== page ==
Transvaginal scan examination showed a retroverted uterus with multiple small fibroids, the largest measuring 4.6 × 3.8 cm. The myometrium was non-homogenous in many areas suggestive of adenomyosis. The endometrium was 21.1 mm thick. There was no intrauterine pregnancy. Fibroid shadowing interfered with the quality of the pictures during 2D scanning. However, a gestational sac 27.5 mm in diameter was seen at the fundal area beside the largest fibroid and 6.4 cm deep relative to the vaginal vault (Fig. 1). An initial diagnosis of cornual/interstitial pregnancy was suspected. However, image manipulation with 3D rendering and the multiplanar technique revealed a different picture. The sac was seen bulging out of the fundal area above and medial to the echogenic interstitial part of the excised right tube (Fig. 2), a picture we have not seen before. The foetal pole was 7.6 mm long, equivalent to 6 weeks and 3 days pregnancy, and the yolk sac was 4.9 mm in diameter. There was no free fluid in the pelvis.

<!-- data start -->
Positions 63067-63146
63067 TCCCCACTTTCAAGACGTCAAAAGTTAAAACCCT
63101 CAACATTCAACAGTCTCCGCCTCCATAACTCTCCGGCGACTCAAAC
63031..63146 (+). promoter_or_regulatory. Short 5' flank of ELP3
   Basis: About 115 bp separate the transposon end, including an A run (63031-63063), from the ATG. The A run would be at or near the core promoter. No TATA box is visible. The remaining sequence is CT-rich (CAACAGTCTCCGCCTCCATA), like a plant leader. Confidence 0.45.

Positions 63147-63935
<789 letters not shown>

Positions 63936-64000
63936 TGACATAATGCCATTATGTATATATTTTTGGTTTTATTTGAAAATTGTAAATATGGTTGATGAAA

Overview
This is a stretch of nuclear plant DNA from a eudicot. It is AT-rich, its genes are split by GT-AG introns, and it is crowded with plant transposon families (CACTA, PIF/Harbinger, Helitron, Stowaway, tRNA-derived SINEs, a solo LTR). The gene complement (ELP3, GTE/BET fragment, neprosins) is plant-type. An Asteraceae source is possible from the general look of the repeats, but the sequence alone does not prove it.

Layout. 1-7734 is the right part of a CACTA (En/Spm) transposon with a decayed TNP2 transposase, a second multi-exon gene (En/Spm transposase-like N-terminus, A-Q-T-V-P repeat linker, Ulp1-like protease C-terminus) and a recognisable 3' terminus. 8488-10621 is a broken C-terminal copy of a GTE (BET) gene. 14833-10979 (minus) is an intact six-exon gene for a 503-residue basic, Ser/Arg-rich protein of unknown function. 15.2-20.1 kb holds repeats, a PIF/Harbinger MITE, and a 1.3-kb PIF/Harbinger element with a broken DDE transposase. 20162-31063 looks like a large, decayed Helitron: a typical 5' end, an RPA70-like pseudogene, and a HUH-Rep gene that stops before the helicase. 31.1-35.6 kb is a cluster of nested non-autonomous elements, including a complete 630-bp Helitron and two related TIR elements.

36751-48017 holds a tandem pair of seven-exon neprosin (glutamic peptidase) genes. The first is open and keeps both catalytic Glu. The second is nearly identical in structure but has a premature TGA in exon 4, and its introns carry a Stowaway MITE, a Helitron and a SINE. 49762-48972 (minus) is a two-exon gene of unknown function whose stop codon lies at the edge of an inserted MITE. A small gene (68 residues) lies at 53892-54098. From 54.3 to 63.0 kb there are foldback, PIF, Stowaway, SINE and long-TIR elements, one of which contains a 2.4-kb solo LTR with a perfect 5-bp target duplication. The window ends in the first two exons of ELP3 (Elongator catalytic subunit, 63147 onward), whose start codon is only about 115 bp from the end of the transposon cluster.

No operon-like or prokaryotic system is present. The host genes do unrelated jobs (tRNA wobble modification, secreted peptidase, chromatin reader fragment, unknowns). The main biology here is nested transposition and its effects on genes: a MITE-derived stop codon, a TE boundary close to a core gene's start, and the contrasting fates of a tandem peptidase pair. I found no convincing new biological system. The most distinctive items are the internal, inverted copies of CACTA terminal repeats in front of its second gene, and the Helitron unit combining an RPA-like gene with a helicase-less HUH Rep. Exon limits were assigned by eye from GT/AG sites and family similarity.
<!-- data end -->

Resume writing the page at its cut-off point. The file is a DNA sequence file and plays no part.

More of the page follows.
Fig. 1

An oblique transvaginal ultrasound picture showing a subserosal gestational sac with a nearby intramural fibroid. The sac was high in the fundal area and 6.4 cm deep relative to the vaginal vault. The body of the uterus and the empty uterine cavity are not shown in this view

Fig. 2

A rendered coronal view of the uterus with a right fundal ectopic pregnancy above and medial to the echogenic interstitial part of the right tube with the same fibroid shown in Fig. 1 nearby. The empty triangular uterine cavity is marked with echogenic endometrium and is dented at the fundus by the same fibroid